Is Sienna Senior Living Inc. (TSE:SIA) a good dividend stock? How can we tell? Dividend paying companies with growing earnings can be highly rewarding in the long term. If you are hoping to live on your dividends, it's important to be more stringent with your investments than the average punter. Regular readers know we like to apply the same approach to each dividend stock, and we hope you'll find our analysis useful.
With Sienna Senior Living yielding 5.0% and having paid a dividend for over 10 years, many investors likely find the company quite interesting. We'd guess that plenty of investors have purchased it for the income. Some simple research can reduce the risk of buying Sienna Senior Living for its dividend - read on to learn more.
Dividends are typically paid from company earnings. If a company pays more in dividends than it earned, then the dividend might become unsustainable - hardly an ideal situation. So we need to form a view on if a company's dividend is sustainable, relative to its net profit after tax. Sienna Senior Living paid out 906% of its profit as dividends, over the trailing twelve month period. A payout ratio above 100% is definitely an item of concern, unless there are some other circumstances that would justify it.
In addition to comparing dividends against profits, we should inspect whether the company generated enough cash to pay its dividend. Sienna Senior Living paid out 68% of its cash flow as dividends last year, which is within a reasonable range for the average corporation. It's good to see that while Sienna Senior Living's dividends were not covered by profits, at least they are affordable from a cash perspective. If executives were to continue paying more in dividends than the company reported in profits, we'd view this as a warning sign. Very few companies are able to sustainably pay dividends larger than their reported earnings.
Is Sienna Senior Living's Balance Sheet Risky?
As Sienna Senior Living's dividend was not well covered by earnings, we need to check its balance sheet for signs of financial distress. A quick check of its financial situation can be done with two ratios: net debt divided by EBITDA (earnings before interest, tax, depreciation and amortisation), and net interest cover. Net debt to EBITDA is a measure of a company's total debt. Net interest cover measures the ability to meet interest payments. Essentially we check that a) the company does not have too much debt, and b) that it can afford to pay the interest. With net debt of 7.49 times its EBITDA, Sienna Senior Living could be described as a highly leveraged company. While some companies can handle this level of leverage, we'd be concerned about the dividend sustainability if there was any risk of an earnings downturn.
We calculated its interest cover by measuring its earnings before interest and tax (EBIT), and dividing this by the company's net interest expense. With EBIT of 1.30 times its interest expense, Sienna Senior Living's interest cover is starting to look a bit thin. High debt and weak interest cover are not a great combo, and we would be cautious of relying on this company's dividend while these metrics persist.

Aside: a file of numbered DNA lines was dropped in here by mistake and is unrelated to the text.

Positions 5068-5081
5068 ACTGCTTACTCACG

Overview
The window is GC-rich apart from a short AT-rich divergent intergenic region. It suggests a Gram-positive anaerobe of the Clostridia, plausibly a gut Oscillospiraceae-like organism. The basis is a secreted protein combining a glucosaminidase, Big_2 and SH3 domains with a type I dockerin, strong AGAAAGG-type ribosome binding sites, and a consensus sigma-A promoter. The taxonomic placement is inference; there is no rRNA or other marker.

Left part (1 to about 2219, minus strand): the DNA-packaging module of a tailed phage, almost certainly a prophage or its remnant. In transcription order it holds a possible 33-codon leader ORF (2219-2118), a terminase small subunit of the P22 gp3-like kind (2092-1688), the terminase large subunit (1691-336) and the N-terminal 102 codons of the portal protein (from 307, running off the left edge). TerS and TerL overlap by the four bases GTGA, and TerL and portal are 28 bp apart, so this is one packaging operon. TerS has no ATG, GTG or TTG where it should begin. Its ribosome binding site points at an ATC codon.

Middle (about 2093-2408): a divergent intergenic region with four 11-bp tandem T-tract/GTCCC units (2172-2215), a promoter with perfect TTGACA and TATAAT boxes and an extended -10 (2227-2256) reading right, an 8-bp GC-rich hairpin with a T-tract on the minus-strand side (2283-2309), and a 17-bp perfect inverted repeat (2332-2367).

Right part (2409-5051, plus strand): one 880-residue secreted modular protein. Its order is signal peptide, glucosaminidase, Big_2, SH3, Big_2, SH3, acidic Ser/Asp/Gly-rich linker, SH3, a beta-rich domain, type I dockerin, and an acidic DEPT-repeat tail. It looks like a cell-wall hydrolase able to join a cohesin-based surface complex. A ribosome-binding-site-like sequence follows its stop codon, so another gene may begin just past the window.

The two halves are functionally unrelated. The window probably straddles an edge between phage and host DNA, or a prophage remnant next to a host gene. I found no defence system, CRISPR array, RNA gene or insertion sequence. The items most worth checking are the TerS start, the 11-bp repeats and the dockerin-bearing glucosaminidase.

Before buying a stock for its income, we want to see if the dividends have been stable in the past, and if the company has a track record of maintaining its dividend. For the purpose of this article, we only scrutinise the last decade of Sienna Senior Living's dividend payments. During this period the dividend has been stable, which could imply the business could have relatively consistent earnings power. During the past ten-year period, the first annual payment was CA$0.85 in 2010, compared to CA$0.94 last year. Dividend payments have grown at less than 1% a year over this period.
Dividends have grown relatively slowly, which is not great, but some investors may value the relative consistency of the dividend.
Dividend Growth Potential
Dividend payments have been consistent over the past few years, but we should always check if earnings per share (EPS) are growing, as this will help maintain the purchasing power of the dividend. Strong earnings per share (EPS) growth might encourage our interest in the company despite fluctuating dividends, which is why it's great to see Sienna Senior Living has grown its earnings per share at 42% per annum over the past five years. The company has been growing its EPS at a very rapid rate, while paying out virtually all of its income as dividends. Generally, a company that is growing rapidly while paying out a majority of its earnings, is seeing its debt burden increase. We'd be conscious of any extra risk added by this practice.
Dividend investors should always want to know if a) a company's dividends are affordable, b) if there is a track record of consistent payments, and c) if the dividend is capable of growing. We're a bit uncomfortable with its high payout ratio, although at least the dividend was covered by free cash flow. That said, we were glad to see it growing earnings and paying a fairly consistent dividend. While we're not hugely bearish on it, overall we think there are potentially better dividend stocks than Sienna Senior Living out there.
Earnings growth generally bodes well for the future value of company dividend payments. See if the 4 Sienna Senior Living analysts we track are forecasting continued growth with our free report on analyst estimates for the company.
If you are a dividend investor, you might also want to look at our curated list of dividend stocks yielding above 3%.
If you spot an error that warrants correction, please contact the editor at firstname.lastname@example.org. This article by Simply Wall St is general in nature. It does not constitute a recommendation to buy or sell any stock, and does not take account of your objectives, or your financial situation. Simply Wall St has no position in the stocks mentioned.
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